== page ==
Abdominal Ultrasound

Also known as: Sonography

An abdominal ultrasound, sometimes called an abdominal sonogram, is a diagnostic imaging technique that uses high-frequency sound waves to create an image of your internal organs. 

With the ultrasound, your doctor is able to assess abdominal blood flow through various vessels and the overall condition of some of your most vital organs, such as the liver, spleen, gallbladder and kidneys.

Each abdominal ultrasound, screening and sonogram is meant to give your doctors the ability to detect, diagnose and treat any condition that may afflict your abdominal region. These include:  

  • Blood clots 
  • Gallstones 
  • Kidney stones 
  • Abnormal liver function 
  • Liver cancer 
  • Tumors in the abdominal area 

Along with the standard abdominal ultrasound, we also screen for abdominal aortic aneurysms (AAA) as part of our heart and vascular health screenings. The AAA screening is a noninvasive test similar to a standard abdominal ultrasound, but designed to detect weakening and swelling of the abdominal aorta, a section of the most vital artery in the human body.

Many locations also offer a transabdominal ultrasound, specifically designed to create images of the pancreas. Your doctor can use these pictures to determine the size, location and spreading of tumors in the pancreas, as well as pancreatitis.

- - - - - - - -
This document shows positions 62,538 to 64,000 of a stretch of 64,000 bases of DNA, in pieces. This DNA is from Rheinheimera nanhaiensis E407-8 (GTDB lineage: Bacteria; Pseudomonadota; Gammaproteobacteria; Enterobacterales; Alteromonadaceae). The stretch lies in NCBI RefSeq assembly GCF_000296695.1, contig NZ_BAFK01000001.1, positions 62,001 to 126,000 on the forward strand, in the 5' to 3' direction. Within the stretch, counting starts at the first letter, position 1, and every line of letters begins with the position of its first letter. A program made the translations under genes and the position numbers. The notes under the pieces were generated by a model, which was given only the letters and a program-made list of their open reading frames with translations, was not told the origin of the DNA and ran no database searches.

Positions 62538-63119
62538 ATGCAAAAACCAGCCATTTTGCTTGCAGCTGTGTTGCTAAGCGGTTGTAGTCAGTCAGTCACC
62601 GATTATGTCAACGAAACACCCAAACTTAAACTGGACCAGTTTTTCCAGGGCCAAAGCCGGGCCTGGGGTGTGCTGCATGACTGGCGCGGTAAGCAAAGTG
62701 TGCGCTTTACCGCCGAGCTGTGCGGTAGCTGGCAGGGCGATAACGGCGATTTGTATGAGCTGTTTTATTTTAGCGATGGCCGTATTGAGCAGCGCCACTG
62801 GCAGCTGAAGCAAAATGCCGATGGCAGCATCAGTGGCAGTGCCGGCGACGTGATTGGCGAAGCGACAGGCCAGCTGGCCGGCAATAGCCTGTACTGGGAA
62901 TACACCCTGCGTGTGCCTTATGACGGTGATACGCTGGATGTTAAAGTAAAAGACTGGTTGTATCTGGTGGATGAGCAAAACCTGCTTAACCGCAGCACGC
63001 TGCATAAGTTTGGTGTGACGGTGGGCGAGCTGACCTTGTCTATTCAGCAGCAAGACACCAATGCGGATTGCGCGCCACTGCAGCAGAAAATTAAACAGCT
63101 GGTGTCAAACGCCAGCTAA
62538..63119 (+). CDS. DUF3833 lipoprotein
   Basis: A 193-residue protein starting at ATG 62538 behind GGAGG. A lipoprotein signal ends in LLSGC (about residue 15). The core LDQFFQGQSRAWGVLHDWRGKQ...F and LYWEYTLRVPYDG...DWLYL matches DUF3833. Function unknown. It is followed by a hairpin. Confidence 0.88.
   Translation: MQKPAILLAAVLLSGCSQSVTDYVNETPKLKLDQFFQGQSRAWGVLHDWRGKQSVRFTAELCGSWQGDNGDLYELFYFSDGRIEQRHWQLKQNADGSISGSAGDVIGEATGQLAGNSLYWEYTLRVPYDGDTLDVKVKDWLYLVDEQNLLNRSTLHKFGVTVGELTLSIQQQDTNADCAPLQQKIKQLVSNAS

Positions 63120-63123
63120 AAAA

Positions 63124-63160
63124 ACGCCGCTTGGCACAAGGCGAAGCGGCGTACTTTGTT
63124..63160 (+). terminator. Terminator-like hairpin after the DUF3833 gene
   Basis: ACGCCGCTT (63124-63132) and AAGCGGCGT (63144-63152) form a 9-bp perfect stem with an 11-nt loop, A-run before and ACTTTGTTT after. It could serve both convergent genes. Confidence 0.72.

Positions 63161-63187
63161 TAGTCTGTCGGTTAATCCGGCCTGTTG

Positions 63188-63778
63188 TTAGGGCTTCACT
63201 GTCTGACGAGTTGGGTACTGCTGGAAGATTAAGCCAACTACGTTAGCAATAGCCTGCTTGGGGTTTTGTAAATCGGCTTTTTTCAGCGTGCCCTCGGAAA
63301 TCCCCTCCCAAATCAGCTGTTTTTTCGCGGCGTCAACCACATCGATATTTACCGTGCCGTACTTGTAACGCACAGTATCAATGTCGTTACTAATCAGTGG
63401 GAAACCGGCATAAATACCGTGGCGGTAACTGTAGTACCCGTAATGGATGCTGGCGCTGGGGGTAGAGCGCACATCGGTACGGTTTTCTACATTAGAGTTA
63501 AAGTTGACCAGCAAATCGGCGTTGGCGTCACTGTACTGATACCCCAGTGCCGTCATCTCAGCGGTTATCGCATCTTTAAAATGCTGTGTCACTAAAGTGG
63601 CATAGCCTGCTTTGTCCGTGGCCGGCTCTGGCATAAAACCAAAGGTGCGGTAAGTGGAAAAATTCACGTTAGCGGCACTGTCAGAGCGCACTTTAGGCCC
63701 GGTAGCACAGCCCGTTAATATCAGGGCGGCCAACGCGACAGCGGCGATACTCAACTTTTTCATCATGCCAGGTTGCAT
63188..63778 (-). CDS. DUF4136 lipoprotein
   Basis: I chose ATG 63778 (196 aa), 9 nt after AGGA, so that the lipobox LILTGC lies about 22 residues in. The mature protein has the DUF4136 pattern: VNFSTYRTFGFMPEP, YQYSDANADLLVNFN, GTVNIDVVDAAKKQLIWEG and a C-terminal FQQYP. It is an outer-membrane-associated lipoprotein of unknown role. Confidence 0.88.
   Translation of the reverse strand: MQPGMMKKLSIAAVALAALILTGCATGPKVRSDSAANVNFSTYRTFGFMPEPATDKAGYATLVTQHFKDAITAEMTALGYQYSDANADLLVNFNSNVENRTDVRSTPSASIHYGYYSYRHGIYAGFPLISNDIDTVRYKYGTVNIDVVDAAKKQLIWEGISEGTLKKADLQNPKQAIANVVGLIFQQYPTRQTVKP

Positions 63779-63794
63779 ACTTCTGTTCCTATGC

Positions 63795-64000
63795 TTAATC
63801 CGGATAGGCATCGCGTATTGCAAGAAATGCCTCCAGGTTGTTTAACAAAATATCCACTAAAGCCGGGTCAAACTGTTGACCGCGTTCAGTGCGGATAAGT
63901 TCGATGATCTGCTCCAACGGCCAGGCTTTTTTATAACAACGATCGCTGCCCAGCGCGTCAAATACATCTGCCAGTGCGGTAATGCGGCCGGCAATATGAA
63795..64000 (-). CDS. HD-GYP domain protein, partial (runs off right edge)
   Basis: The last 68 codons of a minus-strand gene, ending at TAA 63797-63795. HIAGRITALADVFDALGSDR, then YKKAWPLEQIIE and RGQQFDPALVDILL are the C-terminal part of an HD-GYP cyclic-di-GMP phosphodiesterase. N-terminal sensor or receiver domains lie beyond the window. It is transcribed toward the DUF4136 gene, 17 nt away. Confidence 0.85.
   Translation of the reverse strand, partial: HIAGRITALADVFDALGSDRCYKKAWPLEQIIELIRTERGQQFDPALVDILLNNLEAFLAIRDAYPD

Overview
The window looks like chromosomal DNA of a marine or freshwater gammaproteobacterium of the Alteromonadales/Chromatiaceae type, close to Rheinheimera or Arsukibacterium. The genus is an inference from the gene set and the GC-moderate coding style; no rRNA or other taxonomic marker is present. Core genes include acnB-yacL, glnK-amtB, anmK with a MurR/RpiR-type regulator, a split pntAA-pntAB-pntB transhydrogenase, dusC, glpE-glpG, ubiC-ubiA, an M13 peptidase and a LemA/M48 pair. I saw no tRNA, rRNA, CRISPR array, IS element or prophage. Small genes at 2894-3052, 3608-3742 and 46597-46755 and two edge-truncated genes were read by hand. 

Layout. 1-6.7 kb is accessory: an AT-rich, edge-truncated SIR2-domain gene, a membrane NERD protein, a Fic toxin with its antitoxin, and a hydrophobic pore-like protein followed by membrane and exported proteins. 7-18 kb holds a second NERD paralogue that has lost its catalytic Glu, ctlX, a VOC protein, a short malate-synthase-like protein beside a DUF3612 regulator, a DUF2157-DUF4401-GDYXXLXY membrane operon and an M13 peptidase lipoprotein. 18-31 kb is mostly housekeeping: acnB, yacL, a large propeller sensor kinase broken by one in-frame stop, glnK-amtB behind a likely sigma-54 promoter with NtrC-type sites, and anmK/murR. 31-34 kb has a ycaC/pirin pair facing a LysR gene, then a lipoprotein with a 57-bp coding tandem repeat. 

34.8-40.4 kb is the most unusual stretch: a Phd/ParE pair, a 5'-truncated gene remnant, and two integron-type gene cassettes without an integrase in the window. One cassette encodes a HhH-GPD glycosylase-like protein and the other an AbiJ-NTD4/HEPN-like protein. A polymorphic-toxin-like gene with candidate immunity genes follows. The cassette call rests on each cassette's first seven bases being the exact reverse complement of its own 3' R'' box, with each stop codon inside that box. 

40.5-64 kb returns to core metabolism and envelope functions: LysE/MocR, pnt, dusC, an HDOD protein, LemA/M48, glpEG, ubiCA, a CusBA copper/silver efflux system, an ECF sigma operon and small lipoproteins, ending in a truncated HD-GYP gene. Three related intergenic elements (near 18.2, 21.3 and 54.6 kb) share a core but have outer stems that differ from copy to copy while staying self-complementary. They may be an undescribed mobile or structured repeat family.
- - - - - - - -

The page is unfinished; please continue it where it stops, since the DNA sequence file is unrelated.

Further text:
During your abdominal ultrasound, your doctor will ask you to wear a hospital gown and lie on an exam table. Depending on the type of ultrasound or the organs targeted for imaging, you will lie either on your back or your side, with your abdomen (belly) exposed.

Because a sonogram uses sound waves to create images, a gel is gently rubbed on your skin to smooth it out and eliminate any air particles that may interfere with the results of the sonogram.

Once the gel has been applied, a small Doppler probe called a transducer is rubbed around the belly. The probe sends ultrasonic sound waves to different areas of your abdomen. These waves are then bounced back by different organs. Those reflected sound waves are taken by the sonogram machine and electronically rendered to produce live images of the internal organs as they function.  

The complete abdominal ultrasound takes no longer than 30 minutes and is pain free. Your sonographer is available throughout the entire process to answer questions and make sure that your screening experience is smooth and comfortable.

The abdominal ultrasound is risk-free. It is a noninvasive procedure that doesn’t require radiation to image your organs like an X-ray would.

The only possible complication involves pre-existing conditions that could potentially affect your ultrasound results. Certain health conditions, such as intestinal gas and severe obesity, can affect the way the sonogram machine interprets the sound waves it produces. These can alter abdominal ultrasound results. Be sure to consult your doctor if you suffer from conditions that can affect your screening.